And she meditated of the Eldest Daughter of Daniel, who rode the Copper-colored Pony when she was young, and when she saw her Father driving the Massey Tractor along the Road, she said to her Pony, Come, let us arise and race my Father. And she went like the Wind and her Father was astounded when the Maiden and the Pony swept past them at 30 miles an hour. And it was her that fell from the Wild Horse that no one could rightly tame and it was her that drove down the newly dug sides of the Lagoon on her bicycle and landed with a Resounding Crash at the Bottom. And it was also her when she was a Maiden milking Cows, who saw the Son of Lloyd coming to the door of the Barn, and said loudly, Get Out! And she knew not then that it was the Son of Lloyd, but thought it was One of the House of Daniel. And thankfully, the Son of Lloyd did not listen to her, but instead fell madly in Love with her and they are married to this day with many Flourishing Olive Plants and Arrows.

And as the Third Daughter of Daniel milked, she also meditated on the Second Daughter of Daniel. Now the Second Daughter of Daniel did not race Horses like the Eldest did, but drove a Wicked Lawnmower. And it came to pass as the Second Daughter of Daniel mowed the Lawn, she sang with Joy in her Heart and did not mow around a Newly-Planted Tree, but instead drove straight over it. And another time as she warbled on her Lawnmower, behold, her Lawnmower caught on the Swing and the Rear Tires of the Lawnmower kept on moving, and the front part of the Lawnmower went up towards the Heavens. And the Second Daughter of Daniel screamed, and the Screaming of the Second Daughter of Daniel is a Fearsome Thing indeed. And the Second Daughter of Daniel was also Fearless. For in those days, there was a Strange Milkman who liked to come into the House to ask to use the Phone. And as the Milkman used the Phone and the House of Daniel watched, the Second Daughter of Daniel sneaked up behind the Strange Milkman and stood on a Lunchbox and put her Fingers into Bunny Ears and gave the Milkman Bunny Ears as he unwittingly chatted on the Phone. And behold, grievous was the Shock to the Wife of Daniel as she watched.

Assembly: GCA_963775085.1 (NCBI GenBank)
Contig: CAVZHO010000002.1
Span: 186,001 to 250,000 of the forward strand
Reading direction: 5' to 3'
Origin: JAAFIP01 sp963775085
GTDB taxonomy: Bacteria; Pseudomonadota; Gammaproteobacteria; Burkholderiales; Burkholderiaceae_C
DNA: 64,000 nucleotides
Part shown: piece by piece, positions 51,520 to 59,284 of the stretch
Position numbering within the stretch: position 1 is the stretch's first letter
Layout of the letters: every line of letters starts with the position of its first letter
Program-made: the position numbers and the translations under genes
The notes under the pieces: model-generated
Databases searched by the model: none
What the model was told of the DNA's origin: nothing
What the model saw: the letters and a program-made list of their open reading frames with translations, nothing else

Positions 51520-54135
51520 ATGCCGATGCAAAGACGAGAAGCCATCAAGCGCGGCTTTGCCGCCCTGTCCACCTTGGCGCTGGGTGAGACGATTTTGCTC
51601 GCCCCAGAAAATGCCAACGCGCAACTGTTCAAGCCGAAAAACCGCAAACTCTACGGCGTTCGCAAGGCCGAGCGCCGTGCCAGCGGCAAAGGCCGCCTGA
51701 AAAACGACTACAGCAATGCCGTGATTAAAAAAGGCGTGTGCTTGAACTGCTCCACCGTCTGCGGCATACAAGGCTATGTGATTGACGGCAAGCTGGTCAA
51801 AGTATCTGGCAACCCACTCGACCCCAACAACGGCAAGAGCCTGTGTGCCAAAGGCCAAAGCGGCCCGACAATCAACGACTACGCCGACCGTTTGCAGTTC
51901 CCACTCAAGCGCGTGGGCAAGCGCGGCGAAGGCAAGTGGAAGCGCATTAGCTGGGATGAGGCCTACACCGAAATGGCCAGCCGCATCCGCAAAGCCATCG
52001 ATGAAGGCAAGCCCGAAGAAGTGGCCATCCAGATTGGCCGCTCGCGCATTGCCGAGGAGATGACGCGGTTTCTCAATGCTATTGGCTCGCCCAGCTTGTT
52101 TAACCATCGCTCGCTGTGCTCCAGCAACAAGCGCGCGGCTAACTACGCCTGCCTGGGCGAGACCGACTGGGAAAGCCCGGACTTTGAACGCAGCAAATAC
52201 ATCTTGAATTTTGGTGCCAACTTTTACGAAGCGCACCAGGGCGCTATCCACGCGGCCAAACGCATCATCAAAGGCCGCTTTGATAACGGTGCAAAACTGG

And now we come to the Son of Daniel. And here lieth the Greatest Mystery of All, that the Son of Daniel survived to this day. For the Brain of the Son of Daniel sprouted many Great and Strange Ideas for Inventions and Things to Do. And he made a Chopper and a Silage Wagon for the Lawnmower, and he created a Sail for the Wagon to sail in the Wind on Windy Days and a Boat from an old Bicycle and Barrels. And he terrorized the Cats and used the Flower Garden for a Toilet, to the Consternation of the Wife of Daniel. And he built a Fire among the Trees and hunted for Treasure in all the Corners of the Old Farmhouse and made Teepees in the Tree Belt and Tree Houses in the Osage Orange Trees and hunted Sparrows and put them into Mud Pies. And he had many Grand Money-making Schemes and bought Guinea Hens and Dachshunds and Pigs and Rabbits. And lo, one day, his Rabbit was sick and it had Diarrhea. And the Son of Daniel gave the Rabbit Pepto Bismol to alleviate the Rabbit’s suffering and the Rabbit was then constipated and so the Son of Daniel gave the Rabbit a laxative. And then the Rabbit had Diarrhea again and it said to itself, This is Too Much, and gave up the ghost.